Reactivity of Metal Clusters with Diatomic Molecules
The reactivity of transition-metal clusters, in the approximate size range 10-60 atoms, with diatomic molecules has been investigated. A pulsed beam of neutral clusters is produced by a laser-vaporization source and passed through a low-pressure reaction cell containing the reactive gas. The clusters experience a low number of collisions with reactive molecules, and the bare and reacted clusters are detected by photoionization and time-of-flight mass spectrometry. The reaction probability with the first and, in several cases, a second molecule is determined by fitting a pseudo-first-order kinetic model to the abundance of bare and reacted clusters.
In general, we find that clusters of the transition metals Ni, Nb, Rh, V and W react readily with CO, NO and O2, exhibiting relatively low size dependence. The only exception is the CO reactivity of Nbn, which exhibits striking size selectivity around Nb10. The reactivity with D2 and N2 is found to be lower, overall, and to vary non-monotonically with cluster size throughout the size range studied, often with coinciding minima and maxima in the reactivity with the two molecules.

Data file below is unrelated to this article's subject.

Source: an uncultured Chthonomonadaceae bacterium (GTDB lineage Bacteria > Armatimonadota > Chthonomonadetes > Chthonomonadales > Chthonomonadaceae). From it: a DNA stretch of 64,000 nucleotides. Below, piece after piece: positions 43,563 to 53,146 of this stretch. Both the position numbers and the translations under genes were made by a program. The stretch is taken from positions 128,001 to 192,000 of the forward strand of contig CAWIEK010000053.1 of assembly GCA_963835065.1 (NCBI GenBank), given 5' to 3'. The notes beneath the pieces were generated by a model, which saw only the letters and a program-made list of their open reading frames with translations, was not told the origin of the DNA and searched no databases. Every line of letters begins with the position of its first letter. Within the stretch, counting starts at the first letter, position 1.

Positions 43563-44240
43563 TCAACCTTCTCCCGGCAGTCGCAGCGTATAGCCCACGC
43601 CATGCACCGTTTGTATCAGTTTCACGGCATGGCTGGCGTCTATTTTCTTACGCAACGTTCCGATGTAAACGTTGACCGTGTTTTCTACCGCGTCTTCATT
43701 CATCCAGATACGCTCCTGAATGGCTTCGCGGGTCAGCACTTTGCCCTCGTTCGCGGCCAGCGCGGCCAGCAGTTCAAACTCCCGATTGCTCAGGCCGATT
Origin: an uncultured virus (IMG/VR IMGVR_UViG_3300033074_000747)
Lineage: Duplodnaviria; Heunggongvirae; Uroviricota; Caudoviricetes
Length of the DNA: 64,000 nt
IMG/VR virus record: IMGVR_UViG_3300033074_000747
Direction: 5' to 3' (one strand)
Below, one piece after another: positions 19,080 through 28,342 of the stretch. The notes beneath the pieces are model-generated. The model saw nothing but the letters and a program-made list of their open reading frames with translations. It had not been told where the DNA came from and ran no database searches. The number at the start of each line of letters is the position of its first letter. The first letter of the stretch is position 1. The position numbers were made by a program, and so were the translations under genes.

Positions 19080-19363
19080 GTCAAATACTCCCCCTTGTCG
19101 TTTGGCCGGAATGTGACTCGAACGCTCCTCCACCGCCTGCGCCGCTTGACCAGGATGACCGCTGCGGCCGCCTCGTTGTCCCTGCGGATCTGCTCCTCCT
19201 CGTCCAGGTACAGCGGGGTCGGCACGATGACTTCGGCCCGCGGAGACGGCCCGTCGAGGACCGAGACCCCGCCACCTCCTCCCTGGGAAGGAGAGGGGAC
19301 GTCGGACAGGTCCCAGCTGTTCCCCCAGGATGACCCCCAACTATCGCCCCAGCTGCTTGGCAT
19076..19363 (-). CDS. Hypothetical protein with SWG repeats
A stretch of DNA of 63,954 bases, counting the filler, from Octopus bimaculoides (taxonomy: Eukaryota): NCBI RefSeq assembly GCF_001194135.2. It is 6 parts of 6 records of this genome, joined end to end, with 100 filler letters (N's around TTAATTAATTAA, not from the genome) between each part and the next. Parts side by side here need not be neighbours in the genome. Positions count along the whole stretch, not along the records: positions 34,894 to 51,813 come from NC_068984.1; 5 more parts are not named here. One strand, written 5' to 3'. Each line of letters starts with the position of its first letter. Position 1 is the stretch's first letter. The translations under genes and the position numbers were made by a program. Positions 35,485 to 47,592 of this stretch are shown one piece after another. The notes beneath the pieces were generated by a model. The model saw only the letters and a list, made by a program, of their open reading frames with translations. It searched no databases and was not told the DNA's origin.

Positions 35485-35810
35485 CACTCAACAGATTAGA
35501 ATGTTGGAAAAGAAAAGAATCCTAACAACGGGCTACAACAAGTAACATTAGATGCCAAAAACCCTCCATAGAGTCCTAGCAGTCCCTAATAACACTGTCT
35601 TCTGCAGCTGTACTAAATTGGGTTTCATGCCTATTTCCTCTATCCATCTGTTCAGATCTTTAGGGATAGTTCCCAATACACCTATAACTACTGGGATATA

Cu clusters are found to exhibit relatively low and strongly size-dependent reactivity with CO, NO and O2 and to appear unreactive with N2. Cu clusters have been found to exhibit electronic shell structure, with high ionization potential and low O2 reactivity of clusters with closed electronic shells, according to the spherical-jellium model. We have measured the shift in ionization potential of Cun upon adsorption of O2 and found that the shell structure is destroyed in the oxidized clusters. This is believed to be the result of charge being localized at the adsorbed oxygen, perturbing the spherical symmetry of the closed-shell clusters.
By comparison with electronic-structure calculations of the clusters, the size dependence in the CO reactivity of Cun and Nbn is rationalized by variations in charge transfer and hybridization between CO and the cluster, depending on the symmetries of the most diffuse cluster electronic orbitals. Adsorption of CO is favored when the highest occupied and lowest unoccupied molecular orbital of the cluster is of similar symmetry to the lowest unoccupied and highest occupied molecular orbital of CO.
time-of-flight mass spectrometer